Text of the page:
Jews – even those of us for whom English is our native tongue – are increasingly speaking different languages.
Take the word "outreach". Used for decades – and to this day by Orthodox Jews – to mean efforts to bring Jews closer to their religious heritage, the word has been co-opted by some contemporary Jewish leaders to describe conversion overtures to non-Jews who have married Jews. Some have even employed it to mean the active proselytization of broader non-Jewish society, which they endorse.
Or, to move to Hebrew, consider a word, "kollel", that has an illustrious history as meaning an intensive high-level Talmudic research fellowship. A kollel has always been comprised of advanced scholars analyzing Jewish texts according to centuries-old traditional methodologies. Of late, however, it has been appropriated for things like an adult education program offering lectures like "Chicken Soup from the Rabbis: Sermons that Really Worked."
And then there is the word "Midrash" which, for 3000 years, was reserved for the "Oral Law" portion of the Jewish religious tradition, the authoritative meaning of, and addenda to, the Jewish Bible’s laws and narratives. Lately, though, "Midrash" has been redefined in some circles to mean any creative exercise of imagination regarding Judaism’s holiest text, a sort of bible game for all to play. Thus, Rutgers University English professor and "midrashist" Alicia Ostriker, who teaches "midrash workshops" for the Institute of Contemporary Midrash, can write, as she does in the current issue of Reform Judaism, that "Midrash" writing "requires no special knowledge of the Bible."
The critical word "halacha" is another good example of a word whose meaning has been changed by some. Since well before the Talmudic era, it has described the demands of Jewish religious law, painstakingly researched and applied to life situations. Today, though, it has been employed to mean whatever a group of rabbis (and even laymen) vote as their own determination of what the times – rather than the texts and spirit of the law – require; in effect, a culture-driven system of religious praxis.
Even the most basic Jewish words, those we use constantly, have come to assume different meanings for different Jews. "Rabbi" once meant someone learned in Jewish religious texts and law; today, in many Jewish circles, it means someone who can provide the pastoral needs of a congregation or someone who is a good public speaker (or, best of
all, both) – even if he (or she) is ignorant of (or entirely unconcerned with) the Talmud
and responsa literature.
Even the word "Judaism" itself, tragically, has become multiple-meaninged.
That process began when German Jews during the previous century created a movement that unabashedly laid aside the idea of divinely revealed commandments – the essential underpinning of the Jewish religious tradition – and yet insisted on retaining the name "Judaism", albeit with a prefix.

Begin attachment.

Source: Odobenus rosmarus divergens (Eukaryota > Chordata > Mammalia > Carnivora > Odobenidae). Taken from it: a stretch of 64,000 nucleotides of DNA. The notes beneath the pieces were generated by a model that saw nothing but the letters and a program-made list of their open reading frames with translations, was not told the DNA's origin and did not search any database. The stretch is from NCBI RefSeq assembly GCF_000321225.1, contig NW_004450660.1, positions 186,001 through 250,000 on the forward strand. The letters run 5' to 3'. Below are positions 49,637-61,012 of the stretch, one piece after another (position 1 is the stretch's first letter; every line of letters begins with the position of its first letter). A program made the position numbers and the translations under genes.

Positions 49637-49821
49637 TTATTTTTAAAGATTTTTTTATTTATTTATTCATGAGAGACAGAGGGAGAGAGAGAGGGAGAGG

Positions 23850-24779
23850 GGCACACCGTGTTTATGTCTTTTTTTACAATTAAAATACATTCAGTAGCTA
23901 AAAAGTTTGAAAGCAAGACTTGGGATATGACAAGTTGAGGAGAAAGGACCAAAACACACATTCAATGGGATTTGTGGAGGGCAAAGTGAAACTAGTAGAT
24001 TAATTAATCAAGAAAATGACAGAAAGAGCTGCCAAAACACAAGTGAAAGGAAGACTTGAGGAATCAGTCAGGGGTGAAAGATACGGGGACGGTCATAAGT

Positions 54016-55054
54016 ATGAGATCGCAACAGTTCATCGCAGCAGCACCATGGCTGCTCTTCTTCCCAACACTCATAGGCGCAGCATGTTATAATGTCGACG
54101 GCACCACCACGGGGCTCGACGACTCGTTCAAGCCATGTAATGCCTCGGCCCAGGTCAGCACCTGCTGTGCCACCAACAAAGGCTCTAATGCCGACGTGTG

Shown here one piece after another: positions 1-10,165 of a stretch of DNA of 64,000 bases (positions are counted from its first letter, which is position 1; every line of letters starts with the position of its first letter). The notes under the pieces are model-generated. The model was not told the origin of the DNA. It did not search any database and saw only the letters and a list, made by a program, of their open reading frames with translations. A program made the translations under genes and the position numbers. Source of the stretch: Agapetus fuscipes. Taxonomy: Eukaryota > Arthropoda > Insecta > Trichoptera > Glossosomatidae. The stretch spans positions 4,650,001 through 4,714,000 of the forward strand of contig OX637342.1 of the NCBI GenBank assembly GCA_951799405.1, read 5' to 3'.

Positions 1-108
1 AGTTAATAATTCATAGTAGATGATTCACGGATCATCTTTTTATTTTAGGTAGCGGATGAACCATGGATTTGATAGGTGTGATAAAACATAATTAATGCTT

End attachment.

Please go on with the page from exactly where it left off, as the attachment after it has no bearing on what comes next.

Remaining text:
That movement’s American descendant came in turn to catalyze a number of even newer "Judaisms" – among them at least one group that goes so far as to shun the concept of a Creator. The movements are Jewish – in the sense that they are the products of Jewish people and have many Jewish affiliates – but calling them "Judaisms" does violence to what the word has meant for dozens of centuries.
"Torah", too, has come to be similarly disfigured. One Jewish leader proclaimed his movement’s embrace of "Torah, Torah, Torah!" even though the word "Torah" claims more than 3000 years of synonymity with the very concept of revealed law that his movement openly renounces. The same leader also mangled the word "mitzvah" – whose literal and historical meaning is "commandment":
"[U]ltimately," he wrote, " [a Jew] must examine each mitzvah and ask the question: 'do I feel commanded in this instance …?’"
Feeling that something is right and being commanded to do it would seem to be alternatives – perhaps at times compatible, even overlapping, concepts – but certainly not a cause and its effect.
Is it any wonder that the very word "Jew", frighteningly, has likewise assumed manifold meanings? To some, it continues, as in the past, to refer to children of a Jewish mother or to a convert who has met the demanding conversion requirements of Jewish religious law. To others, it also means anyone born of a Jewish father, as long as some degree of self-Jewish-identification is present. Or it means Gentiles who "convert" to Judaism on nothing much more than an expression of interest in being Jewish. With this particular difference of definition, the seeds of a bifurcated Jewish people were tragically sown.
Those of us – one hopes it is all of us – who lament the increasing fragmentation of the Jewish world would do well to ponder the radically different ways Jews have come to use crucial Jewish words today – and then ponder, hard and deep, the possibility that true unity might just lie in our return to a common language.
AM ECHAD RESOURCES
[Rabbi Avi Shafran serves as Agudath Israel of America's director of public affairs and as Am Echad's American director]